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To evaluate the effectiveness of psychosocial interventions for children with chronic health conditions.
English language studies published in peer reviewed journals were identified by searching Medline and PsycINFO from 1979–93. Additional studies were identified by scanning the bibliographies of retrieved articles and by contacting experts.
Studies were selected if the intervention targeted children with a chronic health condition or their family members; a planned psychosocial intervention designed to achieve psychosocial benefits was evaluated; psychological or social outcomes were examined; ≥15 participants were included in the experimental group; and the study included a random control group, a matched comparison group, or a convenience comparison group.
Data were extracted on type and intensity of intervention, target group, degree of programme integration with medical care, level of training of the intervener, consistency of delivery of the intervention, extent to which a theoretical model was used to develop the intervention, study design, sample size, patient baseline characteristics, type of chronic illness, follow up, and outcome measures.
266 articles were identified and 15 studies met the selection criteria. 7 studies evaluated a psychosocial intervention in children with asthma, 3 with cancer, 2 with epilepsy, and 3 with mixed diagnoses. A meta-analysis was not done because the studies were heterogeneous. 10 studies were randomised controlled trials, 7 of which showed a positive effect on at least one outcome (table⇓).
Some psychosocial interventions can help children and families cope with the psychological and social consequences of chronic health conditions.
Many children and their families are vulnerable to psychological, developmental, and social problems secondary to serious chronic health conditions. Although many interventions have been studied, few have been evaluated properly. Bauman et al have completed the first comprehensive review of the literature on this topic. They scrutinised studies using a sound methodological approach, critically appraising the studies' intervention programmes, methodology, and theory base.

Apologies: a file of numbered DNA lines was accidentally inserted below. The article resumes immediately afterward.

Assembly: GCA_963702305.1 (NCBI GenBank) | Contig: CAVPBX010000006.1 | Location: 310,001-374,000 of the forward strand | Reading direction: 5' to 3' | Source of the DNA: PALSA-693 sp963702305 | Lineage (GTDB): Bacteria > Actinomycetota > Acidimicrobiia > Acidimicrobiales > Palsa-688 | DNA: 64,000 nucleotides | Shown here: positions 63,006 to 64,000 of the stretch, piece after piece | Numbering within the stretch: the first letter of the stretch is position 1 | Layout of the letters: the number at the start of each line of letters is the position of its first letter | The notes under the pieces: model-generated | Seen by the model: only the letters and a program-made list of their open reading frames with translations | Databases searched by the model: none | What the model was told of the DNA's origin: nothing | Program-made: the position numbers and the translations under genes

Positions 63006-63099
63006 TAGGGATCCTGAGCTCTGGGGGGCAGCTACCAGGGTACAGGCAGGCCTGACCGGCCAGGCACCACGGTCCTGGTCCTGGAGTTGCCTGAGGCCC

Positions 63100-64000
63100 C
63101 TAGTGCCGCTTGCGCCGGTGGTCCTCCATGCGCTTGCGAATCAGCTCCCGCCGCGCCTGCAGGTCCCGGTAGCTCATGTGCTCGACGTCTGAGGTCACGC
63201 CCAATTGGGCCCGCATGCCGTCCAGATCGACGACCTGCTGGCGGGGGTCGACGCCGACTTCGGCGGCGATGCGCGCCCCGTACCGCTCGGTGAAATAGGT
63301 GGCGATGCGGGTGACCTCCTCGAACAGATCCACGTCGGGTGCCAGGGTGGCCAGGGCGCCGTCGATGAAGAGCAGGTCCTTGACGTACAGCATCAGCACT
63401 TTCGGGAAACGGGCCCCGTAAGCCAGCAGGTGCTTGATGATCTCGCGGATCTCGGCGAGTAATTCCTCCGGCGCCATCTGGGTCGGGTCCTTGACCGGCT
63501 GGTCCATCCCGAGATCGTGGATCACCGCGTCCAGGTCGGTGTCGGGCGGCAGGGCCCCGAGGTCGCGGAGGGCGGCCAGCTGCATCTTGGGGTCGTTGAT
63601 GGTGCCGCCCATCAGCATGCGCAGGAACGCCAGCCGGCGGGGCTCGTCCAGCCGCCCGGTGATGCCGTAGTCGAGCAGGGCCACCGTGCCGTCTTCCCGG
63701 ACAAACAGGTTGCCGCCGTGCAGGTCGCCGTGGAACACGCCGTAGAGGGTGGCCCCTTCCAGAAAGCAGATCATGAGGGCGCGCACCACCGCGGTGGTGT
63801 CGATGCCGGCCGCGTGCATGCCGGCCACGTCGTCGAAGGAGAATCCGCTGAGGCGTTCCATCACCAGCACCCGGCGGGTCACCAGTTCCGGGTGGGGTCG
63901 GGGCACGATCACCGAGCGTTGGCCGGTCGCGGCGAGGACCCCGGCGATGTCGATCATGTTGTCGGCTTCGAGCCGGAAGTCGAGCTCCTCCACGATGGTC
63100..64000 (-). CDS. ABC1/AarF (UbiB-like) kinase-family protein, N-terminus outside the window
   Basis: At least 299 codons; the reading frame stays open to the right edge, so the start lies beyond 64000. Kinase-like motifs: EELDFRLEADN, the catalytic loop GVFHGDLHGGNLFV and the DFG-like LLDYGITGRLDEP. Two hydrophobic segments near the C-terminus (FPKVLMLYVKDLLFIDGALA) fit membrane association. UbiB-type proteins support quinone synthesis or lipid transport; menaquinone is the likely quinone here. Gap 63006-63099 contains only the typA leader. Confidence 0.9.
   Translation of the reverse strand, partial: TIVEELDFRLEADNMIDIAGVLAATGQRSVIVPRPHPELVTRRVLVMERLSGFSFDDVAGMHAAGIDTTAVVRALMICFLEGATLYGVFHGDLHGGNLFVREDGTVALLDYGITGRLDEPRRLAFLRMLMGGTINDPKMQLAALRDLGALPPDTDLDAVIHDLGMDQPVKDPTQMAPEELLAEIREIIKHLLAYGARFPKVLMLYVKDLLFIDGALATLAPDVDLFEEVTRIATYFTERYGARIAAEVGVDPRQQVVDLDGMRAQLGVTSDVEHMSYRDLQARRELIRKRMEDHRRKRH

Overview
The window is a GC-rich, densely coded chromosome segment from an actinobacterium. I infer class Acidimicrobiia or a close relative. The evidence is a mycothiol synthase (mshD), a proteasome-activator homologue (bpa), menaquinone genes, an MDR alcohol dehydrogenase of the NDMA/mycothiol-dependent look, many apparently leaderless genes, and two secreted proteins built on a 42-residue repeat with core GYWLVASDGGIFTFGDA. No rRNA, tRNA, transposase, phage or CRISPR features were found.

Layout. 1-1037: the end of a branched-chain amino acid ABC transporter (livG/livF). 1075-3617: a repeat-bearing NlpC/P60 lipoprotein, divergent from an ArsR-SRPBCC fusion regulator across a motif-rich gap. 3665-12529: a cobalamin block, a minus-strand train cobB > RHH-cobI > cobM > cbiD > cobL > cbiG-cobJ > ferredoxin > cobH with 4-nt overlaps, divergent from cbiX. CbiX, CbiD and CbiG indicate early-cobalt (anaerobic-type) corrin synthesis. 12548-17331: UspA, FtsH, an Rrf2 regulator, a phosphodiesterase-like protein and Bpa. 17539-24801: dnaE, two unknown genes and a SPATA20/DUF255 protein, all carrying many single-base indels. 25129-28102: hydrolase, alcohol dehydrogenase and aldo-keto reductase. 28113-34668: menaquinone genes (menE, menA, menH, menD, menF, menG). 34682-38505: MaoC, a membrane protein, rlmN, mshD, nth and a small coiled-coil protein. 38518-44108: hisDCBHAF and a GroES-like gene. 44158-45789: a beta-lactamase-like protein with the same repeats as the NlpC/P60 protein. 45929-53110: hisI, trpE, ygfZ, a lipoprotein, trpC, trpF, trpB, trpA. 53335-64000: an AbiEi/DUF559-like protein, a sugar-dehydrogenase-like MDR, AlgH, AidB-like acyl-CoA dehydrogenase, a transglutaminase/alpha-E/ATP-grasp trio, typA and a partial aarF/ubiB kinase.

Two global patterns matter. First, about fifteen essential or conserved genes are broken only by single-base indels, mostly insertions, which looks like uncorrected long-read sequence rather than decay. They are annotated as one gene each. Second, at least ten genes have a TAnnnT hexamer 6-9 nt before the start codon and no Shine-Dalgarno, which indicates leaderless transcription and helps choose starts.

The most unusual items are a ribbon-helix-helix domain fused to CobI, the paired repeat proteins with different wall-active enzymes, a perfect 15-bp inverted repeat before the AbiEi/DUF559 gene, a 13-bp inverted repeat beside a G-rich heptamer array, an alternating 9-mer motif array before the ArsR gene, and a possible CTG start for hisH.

The major message from this review is that there are many positive effects for a number of programmes. Disappointingly, however, Bauman et al found that many studies had serious methodological flaws that limit the interpretation of results.
Of the 15 studies that met the selection criteria, 10 were randomised trials, 7 of which reported positive outcomes. The programmes that were effective involved interventions typically provided by nurses, such as health education; relaxation training; coping exercises; assertiveness training; parent counselling, and programmes to improve decision making, problem solving, coping skills, disease management, and social support. These interventions were directed at the children, their families, or both. The children involved in the studies which showed positive findings had asthma, epilepsy, cancer, or mixed diagnoses. The interventions ranged in duration from 3 weeks to 15 months; none, however, included a long term follow up to determine whether the intervention had a lasting effect.
Sources of funding: William T Grant Foundation and Maternal and Child Health Bureau.
For article reprint: Dr L J Bauman, Albert Einstein College of Medicine, 1300 Morris Park Avenue, NR 7 South 21, Bronx, New York 10461, USA. Fax +1 718 918 4388.
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